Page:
The point is that when you talk about a democratic right, the right to self-determination, it is never wrong. But the problem is that the whole international order is in chaos. I believe there should be a revision of the UN literature and Charter. There is much talking about the rights of individuals, the rights of people, the right of self-determination, yet you handcuff them with sovereignty.
All those who tried to stop the referendum from happening could not stop the 93% of people who voted for it. That should be taken seriously. Nations do not want to live in subordination. We want to live as equals. A federal system is a system of governance that prepares the ground for sharing power and wealth. But when you deny this system, when you empty it from its content and you impose a strong central government, it does not work. It will not bring stability, nor prosperity.
Borders are sacred for some, but they are meaningless for others. Some people who are freedom fighters and sacrifice their lives for their nation are unfortunately are viewed by others as terrorists. We are labelled as terrorists. This is wrong. What gives the right to the world order to decide who should define the Kurds?
Calling Kurds terrorist is the recent rhetoric of Turkish president Erdoğan. When we talked last time, a few years ago, to my surprise you claimed that Iraqi Kurds have fine political and business relations with Turks. The situation has changed.
Our message to our neighbours is that we are a peaceful nation. We believe in cooperation and coexistence. The fact that Kurds are divided among four countries in the Middle East is not our fault. But we deal with today’s new reality and our approach is very clear.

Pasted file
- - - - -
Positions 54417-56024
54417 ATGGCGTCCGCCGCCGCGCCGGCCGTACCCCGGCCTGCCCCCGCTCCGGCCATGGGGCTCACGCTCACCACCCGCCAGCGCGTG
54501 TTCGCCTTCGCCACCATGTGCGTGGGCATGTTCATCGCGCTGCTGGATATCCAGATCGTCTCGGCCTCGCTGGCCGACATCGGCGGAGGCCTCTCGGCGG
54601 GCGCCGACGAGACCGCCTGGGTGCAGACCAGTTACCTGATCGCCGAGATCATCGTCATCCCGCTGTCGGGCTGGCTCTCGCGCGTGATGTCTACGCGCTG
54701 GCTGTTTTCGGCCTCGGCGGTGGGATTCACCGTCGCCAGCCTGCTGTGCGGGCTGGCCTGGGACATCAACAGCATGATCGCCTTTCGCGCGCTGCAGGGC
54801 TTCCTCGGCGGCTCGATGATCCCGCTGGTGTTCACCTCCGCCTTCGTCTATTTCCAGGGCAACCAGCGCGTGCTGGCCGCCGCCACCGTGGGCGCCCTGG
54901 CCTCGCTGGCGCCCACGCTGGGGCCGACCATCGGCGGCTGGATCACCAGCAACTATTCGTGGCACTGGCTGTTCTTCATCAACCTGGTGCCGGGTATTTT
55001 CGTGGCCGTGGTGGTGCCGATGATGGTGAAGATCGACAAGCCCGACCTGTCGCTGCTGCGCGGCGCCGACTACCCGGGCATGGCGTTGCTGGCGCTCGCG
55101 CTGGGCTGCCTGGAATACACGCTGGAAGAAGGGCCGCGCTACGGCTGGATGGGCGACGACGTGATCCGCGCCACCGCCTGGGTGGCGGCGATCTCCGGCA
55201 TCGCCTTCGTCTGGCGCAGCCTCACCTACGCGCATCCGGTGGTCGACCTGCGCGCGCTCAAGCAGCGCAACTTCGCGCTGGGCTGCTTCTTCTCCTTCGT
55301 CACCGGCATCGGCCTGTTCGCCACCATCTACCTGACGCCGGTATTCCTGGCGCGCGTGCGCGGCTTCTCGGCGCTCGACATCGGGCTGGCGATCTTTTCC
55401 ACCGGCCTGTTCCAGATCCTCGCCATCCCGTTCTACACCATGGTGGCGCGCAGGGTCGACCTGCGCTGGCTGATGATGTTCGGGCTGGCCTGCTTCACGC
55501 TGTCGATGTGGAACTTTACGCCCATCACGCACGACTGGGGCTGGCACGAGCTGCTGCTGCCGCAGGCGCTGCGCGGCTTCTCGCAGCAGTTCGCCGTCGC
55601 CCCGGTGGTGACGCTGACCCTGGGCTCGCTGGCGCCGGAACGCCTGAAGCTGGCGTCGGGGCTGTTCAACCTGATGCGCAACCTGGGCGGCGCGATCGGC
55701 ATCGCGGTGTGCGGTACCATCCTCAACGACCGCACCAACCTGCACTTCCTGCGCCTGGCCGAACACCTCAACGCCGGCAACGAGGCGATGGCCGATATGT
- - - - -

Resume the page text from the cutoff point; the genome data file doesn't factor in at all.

Kurds in Syria need to have a better future – a future of their own that would be decided together with the Syrians. The same goes for the Kurds in Turkey, who should decide with the government in Turkey.
We believe in good relations and developing our bilateral ties, in political consultations, economic and cultural cooperation. And we are a safe neighbour to all our neighbours. We do not interfere in their internal affairs, and we do not pose a security threat to them, we are a neighbour that is committed to partnership. Therefore, we hope they understand the intentions of the Kurdish leadership in Iraq.
We cannot change geography and I believe we are bound together to accept each other.
How do you see the European Union´s role in the region, cooperating with the Kurds?
The EU can play an important role as it is closer to the Middle East, having more day-to-day contact with the region. Yet more commitment is needed to enhance on policy. Europe can do a lot in enhancing democracy in the Middle East – building institutions, helping the empowerment of women and the young, finding areas of common interest.
We have asked for a European commitment with Erbil and the KRG, yet everything must come through Baghdad. We are part of Iraq, but deal with us with a special program. Engage in programs that would enhance tolerance, peaceful coexistence, reject hatred and invest in culture and education. Engage with the KRG in building capacity, trying to provide a technical assistance, promoting investment and providing legal guarantees for the investors.
Secondly, when we talk about future of the Middle East, people do not feel safe or secure. Not having a future, they would decide to leave for Europe. If we do not address their needs on the ground, they will become asylum seekers at the doors of Europe. Help dealing with their problems. It would be cost-effective for Europe to do so.
The EU should not only focus on the humanitarian assistance for the displaced communities. It should go beyond that. We hope that the international community will be able to find a solution that would ensure that the region does not live in war, because the people have suffered a great deal and they need and deserve a better future.